But I must tell how idiosyncratic, course specific, and nonstandard I find it.
It seems to me that this goes with a particular textbook, maybe computer science?
I hope you find someone here who is familiar with this approach.
But again, it does seem to me to be out of the mainstream.
I hope someone here can help you.
Well, you definitely need to assume . And then, since you are trying to prove , I would assume as starting a subproof. Then, it seems to me, you should try elimination on the assumption. Remember: that you can derive anything from a contradiction is a powerful tool! Often, you get a contradiction, and you can simply jump to your conclusion immediately in the current subproof.
Reply to Plato: I don't know how widespread Fitch is; it certainly seems all the rage at Stanford. It was the method I was taught at Virginia Tech (of course, the prof I had came from Stanford, so perhaps that explains that). The Barwise and Etchemendy book Language, Proof, and Logic uses Fitch in conjunction with the natural deduction rules.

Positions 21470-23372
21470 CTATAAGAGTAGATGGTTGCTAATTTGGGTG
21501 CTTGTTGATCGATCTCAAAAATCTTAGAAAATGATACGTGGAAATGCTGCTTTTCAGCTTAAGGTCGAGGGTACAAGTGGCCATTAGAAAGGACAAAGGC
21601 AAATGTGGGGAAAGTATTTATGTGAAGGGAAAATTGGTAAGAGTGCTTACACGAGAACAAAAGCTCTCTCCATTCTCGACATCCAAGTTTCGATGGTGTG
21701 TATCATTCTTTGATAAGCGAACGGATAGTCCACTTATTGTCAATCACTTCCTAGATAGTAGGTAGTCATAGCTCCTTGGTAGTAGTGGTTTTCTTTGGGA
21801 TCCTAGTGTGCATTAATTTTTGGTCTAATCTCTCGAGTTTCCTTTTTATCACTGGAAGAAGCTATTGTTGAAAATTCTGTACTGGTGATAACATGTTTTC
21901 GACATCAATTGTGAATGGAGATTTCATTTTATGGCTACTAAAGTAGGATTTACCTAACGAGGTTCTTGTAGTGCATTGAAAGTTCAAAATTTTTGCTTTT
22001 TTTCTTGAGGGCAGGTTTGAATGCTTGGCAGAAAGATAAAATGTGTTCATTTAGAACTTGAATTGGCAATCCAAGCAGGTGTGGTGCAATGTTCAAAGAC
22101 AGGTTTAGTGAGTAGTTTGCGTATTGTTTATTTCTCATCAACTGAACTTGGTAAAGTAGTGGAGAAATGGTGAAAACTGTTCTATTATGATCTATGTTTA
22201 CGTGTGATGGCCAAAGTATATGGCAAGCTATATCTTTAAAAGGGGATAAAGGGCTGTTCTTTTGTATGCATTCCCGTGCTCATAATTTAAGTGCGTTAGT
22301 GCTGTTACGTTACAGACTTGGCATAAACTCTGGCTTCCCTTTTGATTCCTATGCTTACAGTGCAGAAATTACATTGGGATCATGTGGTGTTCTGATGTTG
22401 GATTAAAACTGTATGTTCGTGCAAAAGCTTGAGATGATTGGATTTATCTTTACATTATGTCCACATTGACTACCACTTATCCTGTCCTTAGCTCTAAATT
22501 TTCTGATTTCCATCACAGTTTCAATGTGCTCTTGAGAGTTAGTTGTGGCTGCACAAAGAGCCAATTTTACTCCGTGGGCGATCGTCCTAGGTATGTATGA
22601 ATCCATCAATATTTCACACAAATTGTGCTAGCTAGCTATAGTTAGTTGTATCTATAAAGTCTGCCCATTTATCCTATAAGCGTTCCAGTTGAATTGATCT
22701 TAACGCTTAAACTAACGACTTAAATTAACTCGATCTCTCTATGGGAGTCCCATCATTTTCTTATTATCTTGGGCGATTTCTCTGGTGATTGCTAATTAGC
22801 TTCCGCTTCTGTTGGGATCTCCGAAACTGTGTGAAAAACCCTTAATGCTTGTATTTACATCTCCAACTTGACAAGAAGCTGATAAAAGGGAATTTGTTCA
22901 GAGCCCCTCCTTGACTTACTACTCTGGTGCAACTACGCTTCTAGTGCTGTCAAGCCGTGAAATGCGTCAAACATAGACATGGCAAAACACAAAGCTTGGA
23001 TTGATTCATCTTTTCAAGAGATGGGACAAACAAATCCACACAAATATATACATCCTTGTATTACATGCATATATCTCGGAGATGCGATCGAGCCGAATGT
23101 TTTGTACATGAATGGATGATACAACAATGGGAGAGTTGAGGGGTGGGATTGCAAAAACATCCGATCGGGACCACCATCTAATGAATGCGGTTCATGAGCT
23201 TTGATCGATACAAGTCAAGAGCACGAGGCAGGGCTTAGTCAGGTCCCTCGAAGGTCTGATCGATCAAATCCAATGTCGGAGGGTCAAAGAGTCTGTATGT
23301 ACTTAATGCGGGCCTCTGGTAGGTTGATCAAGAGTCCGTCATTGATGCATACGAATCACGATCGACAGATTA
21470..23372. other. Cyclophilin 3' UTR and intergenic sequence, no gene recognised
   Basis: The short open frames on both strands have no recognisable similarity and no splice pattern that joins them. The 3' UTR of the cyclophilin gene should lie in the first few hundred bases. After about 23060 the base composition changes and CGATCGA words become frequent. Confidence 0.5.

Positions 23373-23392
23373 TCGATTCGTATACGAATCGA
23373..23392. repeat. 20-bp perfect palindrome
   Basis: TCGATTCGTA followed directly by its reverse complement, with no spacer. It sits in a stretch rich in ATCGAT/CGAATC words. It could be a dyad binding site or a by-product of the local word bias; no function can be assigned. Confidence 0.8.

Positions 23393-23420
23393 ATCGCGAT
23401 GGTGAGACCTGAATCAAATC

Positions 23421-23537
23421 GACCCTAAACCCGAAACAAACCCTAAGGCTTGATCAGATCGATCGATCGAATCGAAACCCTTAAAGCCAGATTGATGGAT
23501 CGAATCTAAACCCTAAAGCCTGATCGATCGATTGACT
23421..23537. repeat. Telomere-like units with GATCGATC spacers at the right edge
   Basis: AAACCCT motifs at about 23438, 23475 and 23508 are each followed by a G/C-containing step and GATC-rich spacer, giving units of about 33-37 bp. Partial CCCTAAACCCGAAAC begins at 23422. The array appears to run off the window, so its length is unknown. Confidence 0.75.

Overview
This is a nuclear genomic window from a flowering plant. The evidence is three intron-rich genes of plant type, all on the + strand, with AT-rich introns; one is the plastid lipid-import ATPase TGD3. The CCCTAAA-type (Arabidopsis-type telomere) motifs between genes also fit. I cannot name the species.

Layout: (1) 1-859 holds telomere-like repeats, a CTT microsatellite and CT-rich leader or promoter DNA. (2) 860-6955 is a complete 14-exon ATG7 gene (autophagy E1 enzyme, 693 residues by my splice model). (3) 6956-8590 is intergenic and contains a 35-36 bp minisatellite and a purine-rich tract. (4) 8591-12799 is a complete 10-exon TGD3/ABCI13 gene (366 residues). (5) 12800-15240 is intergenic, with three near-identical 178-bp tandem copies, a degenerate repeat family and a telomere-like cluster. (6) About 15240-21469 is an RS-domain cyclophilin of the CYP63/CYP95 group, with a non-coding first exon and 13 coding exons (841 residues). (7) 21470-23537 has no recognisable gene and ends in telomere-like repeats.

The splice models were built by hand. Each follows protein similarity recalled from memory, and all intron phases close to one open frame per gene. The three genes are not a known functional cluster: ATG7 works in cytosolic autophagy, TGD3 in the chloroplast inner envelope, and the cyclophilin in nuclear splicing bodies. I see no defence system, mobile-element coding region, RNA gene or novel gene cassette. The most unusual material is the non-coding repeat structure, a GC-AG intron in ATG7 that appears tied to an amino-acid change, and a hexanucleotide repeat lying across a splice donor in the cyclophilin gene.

I like the natural deduction rules, because they are an incredibly well-organized way of remembering your inference rules. It compares very well with Copi's however many rules he has. Each symbol has its introduction and elimination rule, and that's really all you have to remember.
Taken together, Fitch and natural deduction rules are a very powerful, easy-to-use system, in my opinion.